Book Review: Man in the Blue Moon

November 8, 2012 book review, She Reads, southern lit, ucf book festival 1

Written by: Michael Morris

Published by: Tyndale August 2012

Pages: 377 pages

Source: Publisher

In the small town of Dead Lakes Florida, Ella Wallace is busy enough raising her three sons since her husband of 18 years, Harlan, has left her. Her Aunt had warned Ella that he was no good, but she was swept up in love, and left her dreams of Paris and being an artist behind. Harlan is a man of dreams..he convinces Ella to open a store in Dead Lakes, on the land she has inherited.  When Harlan becomes an unreliable alcoholic he resorts to Opium to help him.  Now Ella is sure he has run off to some Opium den to feed his addiction. Ella must also find a way to pay off a second mortgage Harlan took on her land.  Her land is all that is left of her legacy and heritage her father left her, land that is filled with pine and cypress trees, and a mysterious spring. The banker Clive Gillespie has no sympathy for Ella’s situation..naturally he has plans of his own.  When a stranger shows up and says he is there to help Ella there are rumors and more questions left unanswered.  Who is Lanier Stillis, and what is he doing in Dead Lakes?

This book draws it’s readers in right from the beginning.  There is sadness for Ella, a good woman done wrong as you might here in a country song.  There is small town gossip and meddling, and then there is a strange man, and men of faith who preach different stories, and there is healing, and most of all love.  Who could resist such a book?  I am a southern women, born in Texas, raised in the Midwest and now I’ve spent most of my life right here in Florida, and this book touched me and made me happy to be from the south, with all of it’s craziness and quirks. 

Michael Morris has taken one odd story from his youth, a tale his grandfather told and built a book around it that has such depth and detail that I am in awe of his gift.  I love when writers write of the places they are from, the history and details of their heritage.  Apalachicola is a small town in the panhandle of Florida, and his even smaller town of Dead Lakes could be almost any town in the South. The characters are so richly described that I could picture each of them, Ella and her 3 sons, their friend Narsissa who is Indian and just showed up one day too, nosy Myer Simpson, wife of the Reverend Simpson, and many more.  Morris uses words to paint this story, details of the land, the people and the mood of the people of Dead Lakes.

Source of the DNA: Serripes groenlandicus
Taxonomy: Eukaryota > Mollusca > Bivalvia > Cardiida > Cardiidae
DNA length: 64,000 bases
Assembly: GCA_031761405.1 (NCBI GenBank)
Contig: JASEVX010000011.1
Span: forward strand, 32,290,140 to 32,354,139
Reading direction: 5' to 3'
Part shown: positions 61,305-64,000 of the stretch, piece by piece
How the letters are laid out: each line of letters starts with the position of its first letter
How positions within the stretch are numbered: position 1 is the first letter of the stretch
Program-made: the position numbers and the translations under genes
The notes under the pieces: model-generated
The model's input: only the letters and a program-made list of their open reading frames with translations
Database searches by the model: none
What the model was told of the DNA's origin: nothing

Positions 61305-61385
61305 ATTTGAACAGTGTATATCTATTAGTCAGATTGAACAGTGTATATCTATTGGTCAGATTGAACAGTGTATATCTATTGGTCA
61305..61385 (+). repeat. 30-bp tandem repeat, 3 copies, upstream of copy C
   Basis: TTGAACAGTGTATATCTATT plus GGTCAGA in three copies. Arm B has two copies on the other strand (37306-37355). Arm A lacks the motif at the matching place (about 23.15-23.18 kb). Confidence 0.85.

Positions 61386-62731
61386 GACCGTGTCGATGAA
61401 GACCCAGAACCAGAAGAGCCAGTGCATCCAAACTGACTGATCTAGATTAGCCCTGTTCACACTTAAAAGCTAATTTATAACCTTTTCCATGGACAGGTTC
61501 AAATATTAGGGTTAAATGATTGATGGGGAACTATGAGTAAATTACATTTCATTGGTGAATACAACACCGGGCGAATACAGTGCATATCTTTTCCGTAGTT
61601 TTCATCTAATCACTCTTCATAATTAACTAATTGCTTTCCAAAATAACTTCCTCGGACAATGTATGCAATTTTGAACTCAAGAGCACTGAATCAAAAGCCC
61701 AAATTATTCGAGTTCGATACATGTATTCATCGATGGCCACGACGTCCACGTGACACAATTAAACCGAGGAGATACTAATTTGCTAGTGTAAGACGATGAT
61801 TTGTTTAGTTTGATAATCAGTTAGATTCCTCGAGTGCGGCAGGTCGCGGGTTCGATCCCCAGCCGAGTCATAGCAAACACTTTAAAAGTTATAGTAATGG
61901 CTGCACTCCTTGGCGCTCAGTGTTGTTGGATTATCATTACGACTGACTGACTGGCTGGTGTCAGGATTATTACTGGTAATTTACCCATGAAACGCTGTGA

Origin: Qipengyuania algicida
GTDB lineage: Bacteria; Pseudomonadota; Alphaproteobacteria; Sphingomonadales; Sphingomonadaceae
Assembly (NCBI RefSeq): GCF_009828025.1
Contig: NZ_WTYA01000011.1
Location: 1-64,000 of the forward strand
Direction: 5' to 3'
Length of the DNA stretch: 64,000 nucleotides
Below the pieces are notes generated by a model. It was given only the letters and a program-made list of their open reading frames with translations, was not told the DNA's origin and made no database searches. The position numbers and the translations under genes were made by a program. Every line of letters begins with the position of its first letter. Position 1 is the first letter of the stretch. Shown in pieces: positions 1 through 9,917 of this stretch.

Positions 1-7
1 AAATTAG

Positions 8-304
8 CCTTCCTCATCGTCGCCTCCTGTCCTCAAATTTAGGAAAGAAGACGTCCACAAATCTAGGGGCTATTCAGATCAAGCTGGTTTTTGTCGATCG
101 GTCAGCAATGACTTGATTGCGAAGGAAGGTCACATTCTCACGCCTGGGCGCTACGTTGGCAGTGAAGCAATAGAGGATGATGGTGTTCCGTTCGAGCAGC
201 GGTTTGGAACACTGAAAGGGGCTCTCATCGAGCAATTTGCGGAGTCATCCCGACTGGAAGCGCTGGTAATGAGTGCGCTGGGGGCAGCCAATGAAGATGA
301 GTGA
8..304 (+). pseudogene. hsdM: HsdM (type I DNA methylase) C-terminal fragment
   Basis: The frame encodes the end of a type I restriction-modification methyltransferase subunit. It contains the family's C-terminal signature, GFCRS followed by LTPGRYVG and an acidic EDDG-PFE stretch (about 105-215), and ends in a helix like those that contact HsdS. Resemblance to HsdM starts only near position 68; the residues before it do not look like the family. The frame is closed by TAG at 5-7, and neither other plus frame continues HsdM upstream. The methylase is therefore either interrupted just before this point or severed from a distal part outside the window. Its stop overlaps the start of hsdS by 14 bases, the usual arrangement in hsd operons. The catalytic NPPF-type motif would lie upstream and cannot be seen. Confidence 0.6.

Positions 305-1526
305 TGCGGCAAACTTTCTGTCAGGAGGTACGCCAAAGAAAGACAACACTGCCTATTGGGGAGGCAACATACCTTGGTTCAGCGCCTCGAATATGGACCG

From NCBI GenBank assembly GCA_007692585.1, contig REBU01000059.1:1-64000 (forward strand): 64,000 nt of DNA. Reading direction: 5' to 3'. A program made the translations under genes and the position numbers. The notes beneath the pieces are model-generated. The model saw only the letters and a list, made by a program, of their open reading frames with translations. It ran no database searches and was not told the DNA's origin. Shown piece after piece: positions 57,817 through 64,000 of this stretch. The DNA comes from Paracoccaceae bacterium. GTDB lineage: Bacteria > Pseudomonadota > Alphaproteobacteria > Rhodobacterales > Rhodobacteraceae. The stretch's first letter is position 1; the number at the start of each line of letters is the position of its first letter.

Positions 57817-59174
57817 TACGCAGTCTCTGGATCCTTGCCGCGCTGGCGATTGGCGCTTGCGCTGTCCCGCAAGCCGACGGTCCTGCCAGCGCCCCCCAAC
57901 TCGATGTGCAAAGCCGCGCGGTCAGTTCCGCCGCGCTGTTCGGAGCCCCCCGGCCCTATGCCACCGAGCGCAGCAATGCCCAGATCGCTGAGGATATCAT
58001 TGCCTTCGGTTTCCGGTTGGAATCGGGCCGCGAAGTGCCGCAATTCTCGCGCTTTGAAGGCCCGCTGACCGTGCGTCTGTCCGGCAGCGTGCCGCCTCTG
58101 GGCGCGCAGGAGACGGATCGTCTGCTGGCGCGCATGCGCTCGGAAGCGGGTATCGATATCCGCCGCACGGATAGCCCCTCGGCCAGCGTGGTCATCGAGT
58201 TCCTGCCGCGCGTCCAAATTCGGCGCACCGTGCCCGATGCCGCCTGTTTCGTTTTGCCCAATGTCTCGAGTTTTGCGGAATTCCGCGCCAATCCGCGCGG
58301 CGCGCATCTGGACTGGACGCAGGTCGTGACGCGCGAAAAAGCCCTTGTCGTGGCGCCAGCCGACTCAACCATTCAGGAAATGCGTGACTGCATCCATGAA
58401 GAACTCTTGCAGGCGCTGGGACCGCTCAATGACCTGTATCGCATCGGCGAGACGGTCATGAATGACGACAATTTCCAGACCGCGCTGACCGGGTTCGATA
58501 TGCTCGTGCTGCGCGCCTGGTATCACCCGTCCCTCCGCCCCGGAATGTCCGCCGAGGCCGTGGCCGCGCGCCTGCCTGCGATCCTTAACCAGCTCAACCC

When the mysterious Lanier does enter the story, things change, some ideas and dreams are born, and yet evil and bad luck seem to haunt Ella in her quest to be free of her debts.  The love of those she has been kind to does help her in many surprising ways, even the friendship and love of formerly close friends.

This book is such a wonderful read, I didn’t want it to end, I wanted to just sit across the road from the Wallace Commissary and watch the lives of the folks of Dead Lakes continue.  I’m so thankful that I’m a member of the She Reads Book Club.  This book is the November read and there will be contests and author interviews and many more reviews of Man in the Blue Moon.  I’ve given this book a 4.5 out of 5 stars, and I highly recommend it.  It’s not just me either, Pat Conroy says to buy it and read it too!!  Please visit Michael Morris‘ website to learn more about him and his other books, and visit She Reads to follow along with posts and chats about this magnificent book!!

I’m also happy to add that Michael Morris will be attending the UCF Book Festival in April of 2013, and I look forward to meeting him and talking more about southern books. 

One Response to “Book Review: Man in the Blue Moon”

  1. bookmagnet

    Wonderful review! I especially like this section:

    I love when writers write of the places they are from, the history and details of their heritage. Apalachicola is a small town in the panhandle of Florida, and his even smaller town of Dead Lakes could be almost any town in the South. The characters are so richly described that I could picture each of them, Ella and her 3 sons, their friend Narsissa who is Indian and just showed up one day too, nosy Myer Simpson, wife of the Reverend Simpson, and many more. Morris uses words to paint this story, details of the land, the people and the mood of the people of Dead Lakes.

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